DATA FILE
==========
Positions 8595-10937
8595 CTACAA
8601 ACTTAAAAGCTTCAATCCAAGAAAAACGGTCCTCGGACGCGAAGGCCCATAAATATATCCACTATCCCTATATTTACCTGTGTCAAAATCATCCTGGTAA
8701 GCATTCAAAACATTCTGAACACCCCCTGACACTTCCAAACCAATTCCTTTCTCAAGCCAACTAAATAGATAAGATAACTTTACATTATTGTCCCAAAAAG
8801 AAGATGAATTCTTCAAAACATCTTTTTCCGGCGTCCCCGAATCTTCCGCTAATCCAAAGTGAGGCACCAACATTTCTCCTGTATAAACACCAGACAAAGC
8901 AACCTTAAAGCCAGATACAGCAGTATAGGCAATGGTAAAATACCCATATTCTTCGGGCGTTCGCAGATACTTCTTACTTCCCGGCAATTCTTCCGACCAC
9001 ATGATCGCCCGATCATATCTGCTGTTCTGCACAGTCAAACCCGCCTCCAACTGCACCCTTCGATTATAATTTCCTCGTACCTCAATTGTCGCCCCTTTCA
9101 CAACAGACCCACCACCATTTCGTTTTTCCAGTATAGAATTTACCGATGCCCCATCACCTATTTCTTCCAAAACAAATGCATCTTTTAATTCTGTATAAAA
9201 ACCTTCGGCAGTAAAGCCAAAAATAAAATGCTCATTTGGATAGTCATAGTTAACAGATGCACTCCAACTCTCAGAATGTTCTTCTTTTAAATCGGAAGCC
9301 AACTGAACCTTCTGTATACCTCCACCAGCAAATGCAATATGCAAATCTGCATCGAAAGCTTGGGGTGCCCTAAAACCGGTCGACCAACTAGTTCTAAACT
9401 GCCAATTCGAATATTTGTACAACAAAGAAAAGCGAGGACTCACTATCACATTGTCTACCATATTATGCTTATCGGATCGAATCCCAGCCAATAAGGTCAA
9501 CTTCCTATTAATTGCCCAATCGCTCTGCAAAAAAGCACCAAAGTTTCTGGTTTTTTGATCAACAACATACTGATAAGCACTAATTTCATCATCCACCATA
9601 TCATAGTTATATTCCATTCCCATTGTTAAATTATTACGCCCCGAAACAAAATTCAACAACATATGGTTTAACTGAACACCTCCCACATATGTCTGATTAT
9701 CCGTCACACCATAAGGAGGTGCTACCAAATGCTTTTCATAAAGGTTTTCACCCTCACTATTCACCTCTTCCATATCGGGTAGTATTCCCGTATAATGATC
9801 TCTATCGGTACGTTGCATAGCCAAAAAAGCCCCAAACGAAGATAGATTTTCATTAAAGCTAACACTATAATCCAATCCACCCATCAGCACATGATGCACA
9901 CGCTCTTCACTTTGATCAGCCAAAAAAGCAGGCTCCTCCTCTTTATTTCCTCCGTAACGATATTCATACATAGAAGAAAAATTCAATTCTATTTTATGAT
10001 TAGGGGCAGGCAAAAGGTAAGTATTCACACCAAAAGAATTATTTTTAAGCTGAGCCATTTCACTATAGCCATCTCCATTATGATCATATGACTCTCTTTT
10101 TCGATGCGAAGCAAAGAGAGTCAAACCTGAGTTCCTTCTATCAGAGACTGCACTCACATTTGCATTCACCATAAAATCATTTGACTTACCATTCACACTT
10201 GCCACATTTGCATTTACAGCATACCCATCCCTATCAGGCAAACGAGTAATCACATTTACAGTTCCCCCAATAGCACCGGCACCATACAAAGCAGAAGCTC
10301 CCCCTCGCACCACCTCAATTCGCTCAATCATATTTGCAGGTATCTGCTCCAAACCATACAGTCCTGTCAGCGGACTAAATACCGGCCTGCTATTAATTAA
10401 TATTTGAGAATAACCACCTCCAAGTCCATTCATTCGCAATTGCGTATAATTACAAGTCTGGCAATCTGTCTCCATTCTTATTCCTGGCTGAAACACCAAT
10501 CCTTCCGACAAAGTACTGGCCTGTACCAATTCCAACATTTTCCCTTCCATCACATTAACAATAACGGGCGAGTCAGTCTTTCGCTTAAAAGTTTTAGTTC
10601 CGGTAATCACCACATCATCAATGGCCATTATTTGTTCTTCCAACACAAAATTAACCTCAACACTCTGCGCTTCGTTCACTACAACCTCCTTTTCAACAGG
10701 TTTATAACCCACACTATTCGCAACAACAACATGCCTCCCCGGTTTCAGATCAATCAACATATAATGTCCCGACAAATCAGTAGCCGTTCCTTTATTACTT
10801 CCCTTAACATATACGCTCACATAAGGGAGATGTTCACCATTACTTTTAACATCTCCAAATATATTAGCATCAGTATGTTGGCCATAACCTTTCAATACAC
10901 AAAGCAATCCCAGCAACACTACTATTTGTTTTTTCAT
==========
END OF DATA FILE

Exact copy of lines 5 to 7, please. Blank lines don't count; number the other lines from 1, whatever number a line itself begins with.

8801 AAGATGAATTCTTCAAAACATCTTTTTCCGGCGTCCCCGAATCTTCCGCTAATCCAAAGTGAGGCACCAACATTTCTCCTGTATAAACACCAGACAAAGC
8901 AACCTTAAAGCCAGATACAGCAGTATAGGCAATGGTAAAATACCCATATTCTTCGGGCGTTCGCAGATACTTCTTACTTCCCGGCAATTCTTCCGACCAC
9001 ATGATCGCCCGATCATATCTGCTGTTCTGCACAGTCAAACCCGCCTCCAACTGCACCCTTCGATTATAATTTCCTCGTACCTCAATTGTCGCCCCTTTCA